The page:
Early July came and went with no signs of labor so my plan to head to California on Sunday, the 13th was a go. I started to pack my suitcase on Friday, got some rest, and woke up on Saturday to a call from Haleigh. She was awake most of the night with some moderate contractions and wasn’t sure if she was in labor quite yet, but I decided that I would make the trek to California a day early just in case. I left after lunch and arrived on base by 7pm. We had dinner, I got settled in, and we went to sleep. Apparently I was the only one to get any sleep that night.
By 2:30am, Haleigh’s contractions were seven to ten minutes apart. She tried to rest and get some sleep, but couldn’t. We had breakfast around 9am and relaxed around the house. At 10:30am, Haleigh and I went for a walk around the neighborhood, came home, and she got in the bathtub. After lunch her contractions escalated to five to eight minutes apart. She continued to labor at home for several hours, took another long bath, and by 6:15pm her contractions intensified and were consistent at just two to three minutes apart.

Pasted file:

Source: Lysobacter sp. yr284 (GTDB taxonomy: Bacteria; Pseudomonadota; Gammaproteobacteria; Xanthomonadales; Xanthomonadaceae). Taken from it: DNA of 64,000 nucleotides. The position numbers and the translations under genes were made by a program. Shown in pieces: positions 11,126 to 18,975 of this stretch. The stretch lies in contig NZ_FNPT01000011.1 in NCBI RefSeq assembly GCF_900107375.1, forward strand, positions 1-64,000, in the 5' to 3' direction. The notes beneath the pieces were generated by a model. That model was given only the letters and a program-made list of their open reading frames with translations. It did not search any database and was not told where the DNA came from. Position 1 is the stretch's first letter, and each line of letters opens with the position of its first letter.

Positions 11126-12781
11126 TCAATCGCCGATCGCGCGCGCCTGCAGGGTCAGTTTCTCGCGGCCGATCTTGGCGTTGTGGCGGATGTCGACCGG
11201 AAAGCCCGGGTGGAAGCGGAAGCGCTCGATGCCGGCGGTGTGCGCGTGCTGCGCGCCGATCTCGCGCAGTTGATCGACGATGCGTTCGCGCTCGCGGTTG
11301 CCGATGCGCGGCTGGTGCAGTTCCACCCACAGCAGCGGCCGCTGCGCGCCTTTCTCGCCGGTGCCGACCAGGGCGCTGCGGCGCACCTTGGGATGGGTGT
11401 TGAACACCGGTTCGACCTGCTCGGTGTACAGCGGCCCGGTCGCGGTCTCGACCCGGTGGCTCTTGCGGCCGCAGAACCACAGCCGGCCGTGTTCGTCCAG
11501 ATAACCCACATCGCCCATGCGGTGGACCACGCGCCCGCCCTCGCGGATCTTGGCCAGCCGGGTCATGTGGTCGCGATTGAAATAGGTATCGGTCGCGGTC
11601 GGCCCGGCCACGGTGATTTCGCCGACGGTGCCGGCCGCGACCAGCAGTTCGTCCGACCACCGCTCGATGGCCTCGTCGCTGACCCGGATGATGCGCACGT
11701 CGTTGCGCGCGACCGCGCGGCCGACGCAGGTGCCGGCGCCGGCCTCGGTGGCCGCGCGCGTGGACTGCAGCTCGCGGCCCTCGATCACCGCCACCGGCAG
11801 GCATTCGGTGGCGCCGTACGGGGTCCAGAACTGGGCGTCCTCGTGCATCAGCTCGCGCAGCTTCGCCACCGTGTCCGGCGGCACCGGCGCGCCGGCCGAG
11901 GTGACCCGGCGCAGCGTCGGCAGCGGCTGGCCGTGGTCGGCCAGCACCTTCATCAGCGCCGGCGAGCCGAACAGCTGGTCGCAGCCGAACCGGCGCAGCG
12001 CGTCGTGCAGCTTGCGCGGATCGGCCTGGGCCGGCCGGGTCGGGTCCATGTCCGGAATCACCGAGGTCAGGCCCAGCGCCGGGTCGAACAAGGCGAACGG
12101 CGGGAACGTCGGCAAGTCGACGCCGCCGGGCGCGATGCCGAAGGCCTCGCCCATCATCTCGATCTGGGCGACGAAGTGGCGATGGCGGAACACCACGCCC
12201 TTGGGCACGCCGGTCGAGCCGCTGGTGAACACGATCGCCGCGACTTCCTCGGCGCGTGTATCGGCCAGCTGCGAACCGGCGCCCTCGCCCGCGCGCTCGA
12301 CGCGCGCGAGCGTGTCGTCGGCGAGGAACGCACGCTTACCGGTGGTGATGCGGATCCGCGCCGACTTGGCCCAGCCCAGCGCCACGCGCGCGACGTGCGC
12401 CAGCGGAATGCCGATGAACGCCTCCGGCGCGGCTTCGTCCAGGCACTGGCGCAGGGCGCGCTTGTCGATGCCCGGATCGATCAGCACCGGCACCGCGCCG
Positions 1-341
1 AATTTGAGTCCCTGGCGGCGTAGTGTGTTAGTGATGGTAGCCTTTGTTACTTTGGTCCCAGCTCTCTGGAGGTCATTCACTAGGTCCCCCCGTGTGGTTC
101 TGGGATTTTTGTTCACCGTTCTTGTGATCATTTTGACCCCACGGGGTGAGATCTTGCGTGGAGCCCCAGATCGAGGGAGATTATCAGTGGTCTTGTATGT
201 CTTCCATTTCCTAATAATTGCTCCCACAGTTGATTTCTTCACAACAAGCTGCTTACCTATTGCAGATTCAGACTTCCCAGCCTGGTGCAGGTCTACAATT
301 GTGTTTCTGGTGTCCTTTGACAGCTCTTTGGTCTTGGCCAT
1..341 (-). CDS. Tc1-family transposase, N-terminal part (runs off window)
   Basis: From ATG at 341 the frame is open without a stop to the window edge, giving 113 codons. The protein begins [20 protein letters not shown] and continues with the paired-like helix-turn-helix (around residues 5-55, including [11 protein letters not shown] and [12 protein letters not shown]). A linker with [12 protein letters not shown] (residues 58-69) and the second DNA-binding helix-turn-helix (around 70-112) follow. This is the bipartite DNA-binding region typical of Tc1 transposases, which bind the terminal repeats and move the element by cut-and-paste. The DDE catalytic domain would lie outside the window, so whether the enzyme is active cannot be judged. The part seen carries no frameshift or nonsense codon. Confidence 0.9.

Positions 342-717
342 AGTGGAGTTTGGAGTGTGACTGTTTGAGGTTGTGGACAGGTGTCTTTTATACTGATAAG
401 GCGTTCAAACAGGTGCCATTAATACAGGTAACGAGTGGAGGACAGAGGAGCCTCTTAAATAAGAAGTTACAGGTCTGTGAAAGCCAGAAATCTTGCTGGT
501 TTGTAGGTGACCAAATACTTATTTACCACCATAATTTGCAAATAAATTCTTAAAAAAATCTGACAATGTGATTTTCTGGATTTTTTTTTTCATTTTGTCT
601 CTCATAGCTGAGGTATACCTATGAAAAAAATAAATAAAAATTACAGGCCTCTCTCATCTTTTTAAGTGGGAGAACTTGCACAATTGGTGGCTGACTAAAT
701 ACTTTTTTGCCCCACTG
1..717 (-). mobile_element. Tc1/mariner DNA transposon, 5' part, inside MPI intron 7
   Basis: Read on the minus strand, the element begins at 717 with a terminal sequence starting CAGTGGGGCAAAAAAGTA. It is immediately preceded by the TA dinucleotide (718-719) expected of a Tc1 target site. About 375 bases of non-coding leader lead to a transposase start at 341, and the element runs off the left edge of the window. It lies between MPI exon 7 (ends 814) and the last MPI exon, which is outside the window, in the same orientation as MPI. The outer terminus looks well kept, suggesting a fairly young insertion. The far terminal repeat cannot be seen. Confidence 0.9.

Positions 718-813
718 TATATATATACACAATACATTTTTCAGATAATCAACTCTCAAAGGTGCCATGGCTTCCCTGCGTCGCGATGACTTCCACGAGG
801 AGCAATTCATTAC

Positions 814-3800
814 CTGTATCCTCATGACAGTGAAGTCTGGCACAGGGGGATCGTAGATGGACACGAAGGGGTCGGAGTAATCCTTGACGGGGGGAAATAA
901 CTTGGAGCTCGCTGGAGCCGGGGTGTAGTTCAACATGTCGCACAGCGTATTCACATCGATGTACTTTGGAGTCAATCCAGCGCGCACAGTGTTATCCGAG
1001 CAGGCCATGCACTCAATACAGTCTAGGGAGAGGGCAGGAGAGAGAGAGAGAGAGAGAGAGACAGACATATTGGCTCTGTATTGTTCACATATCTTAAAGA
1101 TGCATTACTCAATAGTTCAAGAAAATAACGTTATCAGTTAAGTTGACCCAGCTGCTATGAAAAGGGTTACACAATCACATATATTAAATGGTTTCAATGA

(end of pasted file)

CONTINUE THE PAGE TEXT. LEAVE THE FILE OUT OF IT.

We left the house and made the 30 minute drive to the hospital and arrived around 8pm, July 13, 2014. After an hour in triage, Haleigh was admitted, given a labor and delivery room, and told that her cervix was dilated to three centimeters. They also discovered that the baby’s amniotic sac must have broken while Haleigh was in the bathtub.